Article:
In times past, government "service" was the career choice for people who didn't really believe in fun. Or had never had much practice at it, anyway. The federal bureaucrat, back then, dressed gray and thought in columns of figures. The kind with many, many zeroes. Washington, D.C., in those days, was a dreary town famously described by John F. Kennedy as a place of "Northern charm and Southern efficiency."
This, manifestly, is no longer true. Not when the General Services Administration is exposed for hard partying and big spending in Las Vegas where, whatever goes on there is supposed to stay there. One thing, obviously, has not changed: People who work in Washington can't keep a secret.
They can, however, clam up and stonewall once they have been undressed and exposed. Yesterday, Jeff Neely, who was the official in charge of the Las Vegas event, answered questions of a congressional committee investigating his agency's excesses by citing his Fifth Amendment right not to incriminate himself. In this case, by admitting that he may now be, or once have been, employed by the federal government.
Neely's former boss, Martha Johnson, has resigned from her job as head of the GSA. She was mortified, she says, to discover that her subordinates had been less than frugal in spending public funds:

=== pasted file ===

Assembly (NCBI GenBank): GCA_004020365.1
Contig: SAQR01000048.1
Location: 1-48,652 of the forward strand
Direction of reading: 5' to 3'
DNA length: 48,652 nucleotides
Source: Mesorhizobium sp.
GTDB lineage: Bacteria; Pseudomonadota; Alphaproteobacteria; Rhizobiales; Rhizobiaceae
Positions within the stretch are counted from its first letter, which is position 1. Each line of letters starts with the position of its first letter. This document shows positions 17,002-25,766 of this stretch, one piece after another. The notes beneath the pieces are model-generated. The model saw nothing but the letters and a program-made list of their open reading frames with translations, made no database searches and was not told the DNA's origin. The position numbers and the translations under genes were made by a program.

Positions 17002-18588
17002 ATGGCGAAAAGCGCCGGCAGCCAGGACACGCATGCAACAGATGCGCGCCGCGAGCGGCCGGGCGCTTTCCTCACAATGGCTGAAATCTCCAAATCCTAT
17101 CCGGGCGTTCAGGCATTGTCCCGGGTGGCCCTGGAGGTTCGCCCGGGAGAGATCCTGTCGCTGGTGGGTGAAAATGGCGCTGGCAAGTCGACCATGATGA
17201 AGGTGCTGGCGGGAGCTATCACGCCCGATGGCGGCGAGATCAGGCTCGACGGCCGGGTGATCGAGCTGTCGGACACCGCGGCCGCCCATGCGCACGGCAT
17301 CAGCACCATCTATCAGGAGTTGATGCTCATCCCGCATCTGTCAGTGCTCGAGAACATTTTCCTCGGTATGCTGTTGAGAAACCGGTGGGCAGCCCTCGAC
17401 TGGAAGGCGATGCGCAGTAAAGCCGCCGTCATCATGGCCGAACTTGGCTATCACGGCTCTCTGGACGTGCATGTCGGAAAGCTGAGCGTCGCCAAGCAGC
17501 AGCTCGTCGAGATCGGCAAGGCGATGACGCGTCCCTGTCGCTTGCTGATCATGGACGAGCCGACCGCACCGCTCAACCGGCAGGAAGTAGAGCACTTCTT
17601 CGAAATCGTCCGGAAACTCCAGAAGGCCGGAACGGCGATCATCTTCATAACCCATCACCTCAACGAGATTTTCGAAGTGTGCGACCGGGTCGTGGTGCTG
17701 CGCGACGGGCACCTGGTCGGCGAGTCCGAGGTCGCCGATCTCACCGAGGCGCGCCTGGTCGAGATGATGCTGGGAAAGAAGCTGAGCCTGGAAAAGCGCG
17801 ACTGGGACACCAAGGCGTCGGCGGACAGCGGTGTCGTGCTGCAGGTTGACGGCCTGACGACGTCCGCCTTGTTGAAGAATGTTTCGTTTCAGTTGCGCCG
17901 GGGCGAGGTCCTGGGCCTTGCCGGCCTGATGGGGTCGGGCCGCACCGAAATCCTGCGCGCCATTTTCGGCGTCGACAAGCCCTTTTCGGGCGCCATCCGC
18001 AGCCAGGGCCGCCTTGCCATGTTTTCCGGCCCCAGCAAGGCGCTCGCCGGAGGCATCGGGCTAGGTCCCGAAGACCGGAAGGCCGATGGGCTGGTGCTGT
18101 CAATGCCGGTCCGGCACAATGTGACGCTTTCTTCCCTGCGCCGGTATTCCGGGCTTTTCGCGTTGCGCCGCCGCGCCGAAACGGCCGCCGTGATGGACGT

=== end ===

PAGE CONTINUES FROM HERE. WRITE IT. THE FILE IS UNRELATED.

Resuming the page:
"I deeply regret that the exceedingly good work of GSA has been besmirched," Ms. Johnson said. "I will mourn for the rest of my life the loss of my appointment and its role in leading a vital and important part of the government of the United States of America."
To which once says, "Oh, come on." The role of the GSA, like thousands (okay, maybe hundreds) of obscure little Washington fiefdoms, is to spend the people's money and look, ceaselessly, for ways to increase congressional appropriations for the next fiscal year.
One can almost sympathize with the GSA bureaucrats who now find themselves obliged to take the Fifth. Almost. After all, they work in a recession-proof industry and live in a recession-proof town. When Kennedy made his crack about the culture of Washington, it was an urban dump compared to, say, Detroit. Since then, Washington has prospered and Detroit has declined to the point of utter collapse. Which leads one to wonder if there is not a causal relationship between those transitions.
Also, to wonder if perhaps people in Washington and the government might not believe that, because they and their city have done so well, they are not, in some sense, entitled to their prosperity and power. Ms. Johnson used that word, yesterday, in her testimony when asked why, when the president had supposedly frozen federal salaries, people in her agency were paid bonuses.
"The senior executives were entitled to bonuses under our -- we're entitled to bonuses. I don't believe the pay freeze affected those bonuses," Johnson responded.
That word. When the republic is dead and buried, its epitaph might read, "They believed they were entitled."